Republicans have ruled the power centers of state government — the House, Senate and governor's office — since the election of Gov. Jeb Bush in 1998. So what happens when a host of essentially locked-out Democrats comes together for a rally amid the worst recession since the Great Depression?
A whole lot of blame-tossing against the party in charge.
Democratic Party chairman Rod Smith, a former prosecutor who lost his 2006 gubernatorial bid to Charlie Crist, roasted Republicans in his recent speech at the party's state convention as being out of touch with middle-class Americans.
He used the housing crisis as an example.
"Think about it. When Republicans took over the leadership of Florida, most of you had never even heard the term 'underwater mortgage,' " Smith said. "Today 46 percent of all Floridians owe more on their home than it is worth.
"It is in a moment of crisis like we are (in) that a political party can revive itself, reinvent itself into a force that can recenter this nation, this state," he said. "Unlike the Republicans, we don't have some undying sworn oath that says we will keep supporting the same predatory practices that got us into this mess to start with. We're the only party situated where we can reach out and lead the entire nation."
We hear all the time about Florida's foreclosure problems and unemployment. But Smith's figure for the number of underwater mortgages in this state is striking. Do nearly half of Floridians really owe more on their mortgages than their homes are worth?
Being underwater means a homeowner owes more on the mortgage than the home is worth, and it's happened to many homeowners since Florida's housing bubble went bust. Borrowers who owe more than their homes are worth sometimes opt to leave their homes and let the properties enter foreclosure. These "strategic defaults" contribute to foreclosures clogging the courts, leading to even lower home prices.
From a previous fact-check of former Florida U.S. Rep. Alan Grayson, we already know that the national percentage of underwater homes is around 22 to 27 percent, depending on which real estate data-mining company you ask. If Smith is right, Florida's figure would be almost twice the national average.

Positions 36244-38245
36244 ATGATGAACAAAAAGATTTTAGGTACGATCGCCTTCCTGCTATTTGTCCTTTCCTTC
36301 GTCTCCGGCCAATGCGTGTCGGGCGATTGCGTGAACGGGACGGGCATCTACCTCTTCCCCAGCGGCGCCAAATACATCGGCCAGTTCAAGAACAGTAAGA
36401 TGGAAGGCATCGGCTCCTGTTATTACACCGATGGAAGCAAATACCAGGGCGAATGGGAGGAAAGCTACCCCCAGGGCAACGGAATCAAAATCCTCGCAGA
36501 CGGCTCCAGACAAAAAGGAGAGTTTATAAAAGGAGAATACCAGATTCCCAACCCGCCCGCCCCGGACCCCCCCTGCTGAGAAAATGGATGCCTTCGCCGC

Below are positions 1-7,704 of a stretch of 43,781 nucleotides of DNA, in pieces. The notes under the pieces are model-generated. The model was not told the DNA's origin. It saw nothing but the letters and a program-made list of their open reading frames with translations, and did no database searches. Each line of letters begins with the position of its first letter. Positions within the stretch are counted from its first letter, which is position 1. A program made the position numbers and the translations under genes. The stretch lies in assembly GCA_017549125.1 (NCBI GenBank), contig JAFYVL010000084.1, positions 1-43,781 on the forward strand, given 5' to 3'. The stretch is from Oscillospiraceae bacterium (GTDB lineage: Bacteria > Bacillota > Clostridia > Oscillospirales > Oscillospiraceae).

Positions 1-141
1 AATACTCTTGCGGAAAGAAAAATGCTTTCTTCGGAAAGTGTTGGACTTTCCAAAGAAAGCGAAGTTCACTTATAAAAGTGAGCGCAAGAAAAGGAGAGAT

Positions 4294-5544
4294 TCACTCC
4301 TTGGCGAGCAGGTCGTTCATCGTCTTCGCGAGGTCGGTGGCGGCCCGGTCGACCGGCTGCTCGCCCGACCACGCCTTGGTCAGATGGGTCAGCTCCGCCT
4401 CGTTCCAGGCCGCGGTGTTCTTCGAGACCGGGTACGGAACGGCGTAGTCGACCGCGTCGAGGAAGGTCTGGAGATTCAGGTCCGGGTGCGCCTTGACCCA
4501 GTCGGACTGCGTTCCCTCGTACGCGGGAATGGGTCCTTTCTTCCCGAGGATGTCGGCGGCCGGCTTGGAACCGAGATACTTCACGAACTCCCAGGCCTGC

We asked CoreLogic Inc. and Zillow.com, two companies that analyze real estate data using county public records, to run the numbers for us.
CoreLogic's most recent report, spanning April to June 2011, found Florida's rate of underwater homes was the third-highest in the country at 45.1 percent, trailing Nevada at 60 percent and Arizona at 49 percent. The next-highest state is Michigan at 36 percent. By CoreLogic's tally, the number of underwater homes in Florida as of June was about 1.97 million.
Zillow.com typically doesn't measure states' overall rate of underwater homes, said spokeswoman Alison Paoli. The company did, however, have underwater data for Florida's metropolitan areas through the end of the third quarter ending in September.
The breakdown gives us some perspective about the places in Florida most plagued by sinking home values. Metro areas with the highest rate of underwater homes include Jacksonville (59.8 percent), Port St. Lucie (57.8 percent), Melbourne (54.8 percent) and Sarasota (51 percent). (Information for Orlando was not available.) The lowest-rate places? Those include Panama City (37.4 percent) and Gainesville (39.8 percent).
Rod Smith claimed that nearly half, or 46 percent, of Floridians owe more on their mortgages than the value of their homes. The most recent rate of underwater homes in Florida is 45.1 percent, behind only Nevada and Arizona. And that estimate is actually pretty conservative compared with what several metro areas are experiencing. Given the implications for our housing market, we suspect most Floridians are sorry that his claim checks out.
What's not so clear is Smith's suggestion that Florida Republicans are somehow responsible for the ailing housing market. While he doesn't explicitly blame Republicans for causing the housing bust, he does suggest it, and that's enough for us to downgrade his rating.
The housing bubble was a national phenomenon, at the heart of which were national lenders, and other states are feeling our pain. So we rate his claim Mostly True.
This ruling has been edited for print. Read the full version at PolitiFact.com/Florida.